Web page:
Earlier this year, I read the fantastic book So Good They Can’t Ignore You by Cal Newport. Here are the notes I took.
Career Capital = rare/valuable resources
- If you think of it as in supply & demand, then having rare/valuable resources gives you leverage to get rare/valuable traits.
- A mission is one such trait, can be purchased with career capital to make your life better.
“Think small, act big”
- Focus on a narrow collection of subjects for potentially a long time. Once you get to the cutting edge, and discover a mission in the adjacent possible, you must go after it with zeal: a “big” action.
Rule of Financial Viability(?)
- New opportunity and you’re not sure to take it?
“Will someone pay me for this?”
-> helps judge if valuable
“Be so good they can’t ignore you”, - Steve Martin
Having proper control = Dream-job elixir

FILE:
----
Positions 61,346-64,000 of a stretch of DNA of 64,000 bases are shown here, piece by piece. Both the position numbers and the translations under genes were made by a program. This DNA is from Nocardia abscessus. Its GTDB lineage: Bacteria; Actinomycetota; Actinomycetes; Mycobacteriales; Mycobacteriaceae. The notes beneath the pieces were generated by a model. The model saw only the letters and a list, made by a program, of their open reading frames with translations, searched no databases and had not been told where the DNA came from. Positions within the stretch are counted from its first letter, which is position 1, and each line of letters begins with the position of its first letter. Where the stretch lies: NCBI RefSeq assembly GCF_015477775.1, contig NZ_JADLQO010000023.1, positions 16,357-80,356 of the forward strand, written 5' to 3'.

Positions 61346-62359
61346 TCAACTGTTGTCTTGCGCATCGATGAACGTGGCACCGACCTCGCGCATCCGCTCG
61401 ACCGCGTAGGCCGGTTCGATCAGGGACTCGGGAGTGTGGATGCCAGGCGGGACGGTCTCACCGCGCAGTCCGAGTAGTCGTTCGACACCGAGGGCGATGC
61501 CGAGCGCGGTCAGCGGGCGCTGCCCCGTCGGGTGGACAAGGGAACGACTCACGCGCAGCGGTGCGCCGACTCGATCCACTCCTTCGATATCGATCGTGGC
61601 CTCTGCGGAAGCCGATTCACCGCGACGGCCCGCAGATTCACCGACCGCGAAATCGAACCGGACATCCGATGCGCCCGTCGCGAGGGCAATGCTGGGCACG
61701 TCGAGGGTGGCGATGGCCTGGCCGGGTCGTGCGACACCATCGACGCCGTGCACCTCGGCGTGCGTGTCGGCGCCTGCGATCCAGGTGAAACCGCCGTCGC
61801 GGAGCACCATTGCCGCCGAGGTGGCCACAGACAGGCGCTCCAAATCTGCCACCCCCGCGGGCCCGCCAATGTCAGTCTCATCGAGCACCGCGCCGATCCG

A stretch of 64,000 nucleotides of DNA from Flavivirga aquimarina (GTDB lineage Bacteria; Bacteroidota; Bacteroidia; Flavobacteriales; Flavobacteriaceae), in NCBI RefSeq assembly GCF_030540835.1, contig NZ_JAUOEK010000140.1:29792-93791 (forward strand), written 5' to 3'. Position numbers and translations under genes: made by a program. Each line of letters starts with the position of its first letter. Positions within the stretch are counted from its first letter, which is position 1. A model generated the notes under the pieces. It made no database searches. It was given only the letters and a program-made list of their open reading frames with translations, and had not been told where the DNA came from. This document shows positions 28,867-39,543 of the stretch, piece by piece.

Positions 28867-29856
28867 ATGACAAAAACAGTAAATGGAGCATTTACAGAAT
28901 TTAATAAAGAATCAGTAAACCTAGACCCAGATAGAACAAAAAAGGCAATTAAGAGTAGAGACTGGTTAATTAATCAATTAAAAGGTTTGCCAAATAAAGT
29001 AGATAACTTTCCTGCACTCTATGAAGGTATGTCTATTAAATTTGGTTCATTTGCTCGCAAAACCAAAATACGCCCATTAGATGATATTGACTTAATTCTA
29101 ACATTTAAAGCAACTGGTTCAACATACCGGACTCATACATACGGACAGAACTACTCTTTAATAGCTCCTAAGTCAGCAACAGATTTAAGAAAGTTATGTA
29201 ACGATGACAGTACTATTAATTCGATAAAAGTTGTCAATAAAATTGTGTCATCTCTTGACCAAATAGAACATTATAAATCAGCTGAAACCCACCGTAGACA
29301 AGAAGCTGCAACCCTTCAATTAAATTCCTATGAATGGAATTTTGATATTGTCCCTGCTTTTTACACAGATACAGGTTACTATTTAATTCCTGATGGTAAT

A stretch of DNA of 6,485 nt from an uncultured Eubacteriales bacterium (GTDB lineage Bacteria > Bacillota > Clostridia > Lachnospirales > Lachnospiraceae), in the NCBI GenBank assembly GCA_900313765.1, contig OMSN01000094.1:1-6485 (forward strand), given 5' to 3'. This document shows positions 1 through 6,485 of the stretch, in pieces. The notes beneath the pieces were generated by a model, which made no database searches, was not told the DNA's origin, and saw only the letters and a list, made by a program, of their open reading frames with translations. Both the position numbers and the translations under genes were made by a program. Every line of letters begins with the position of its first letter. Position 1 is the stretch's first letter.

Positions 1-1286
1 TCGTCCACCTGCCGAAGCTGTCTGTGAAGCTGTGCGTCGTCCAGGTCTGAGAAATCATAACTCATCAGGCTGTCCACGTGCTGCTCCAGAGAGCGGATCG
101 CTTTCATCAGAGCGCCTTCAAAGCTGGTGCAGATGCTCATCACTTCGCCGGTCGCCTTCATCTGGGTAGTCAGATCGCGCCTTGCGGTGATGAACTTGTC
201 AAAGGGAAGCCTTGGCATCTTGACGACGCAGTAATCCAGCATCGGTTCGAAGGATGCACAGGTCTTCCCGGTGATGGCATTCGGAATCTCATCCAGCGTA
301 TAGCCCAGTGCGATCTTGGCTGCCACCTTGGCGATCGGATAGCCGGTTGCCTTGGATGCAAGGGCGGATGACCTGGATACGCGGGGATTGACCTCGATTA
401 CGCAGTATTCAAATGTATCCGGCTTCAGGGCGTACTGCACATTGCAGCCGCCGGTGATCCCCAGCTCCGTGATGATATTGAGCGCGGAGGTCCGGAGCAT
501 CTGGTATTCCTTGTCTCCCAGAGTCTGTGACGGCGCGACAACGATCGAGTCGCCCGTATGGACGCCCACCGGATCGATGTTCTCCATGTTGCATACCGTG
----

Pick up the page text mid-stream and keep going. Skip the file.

- “I want your job!” = this
Deliberate practice will
- Help stop you from being plateaued
- Get you past the “acceptable level” you’ve been at
- “Feel the strain!”
- Log the hours of deliberate practice
- Collect/analyze at the monthly level
- Top: Tentative Research Mission
- Middle: Exploratory Projects
- Bottom: Background Research
Little Bets & Experiments
- Short, less than a month long, where you can get feedback on quickly, and use that to gauge the interest.
As a developer, what matters most is writing good programs that do their job.
Capital Type: Write apps that work
Define “Good”: Scripts / Apps being taken seriously
- Deliberate practice requires good goals
Stretch & Destroy:
- Doing what you know may be enjoyable, but deliberate practice is, above all, an effort of focus and concentration. It’s not like playing scales.
- Be strong enough to reject new pursuits just because they’re shiny - they are likely a distraction.
Deliberate practice is often the opposite of enjoyable.
- Personal Examples: Linux, Raspberry Pi setup
A mission (compelling direction?), not a passion.
“A good mission is… waiting to be discovered… at the cutting edge.”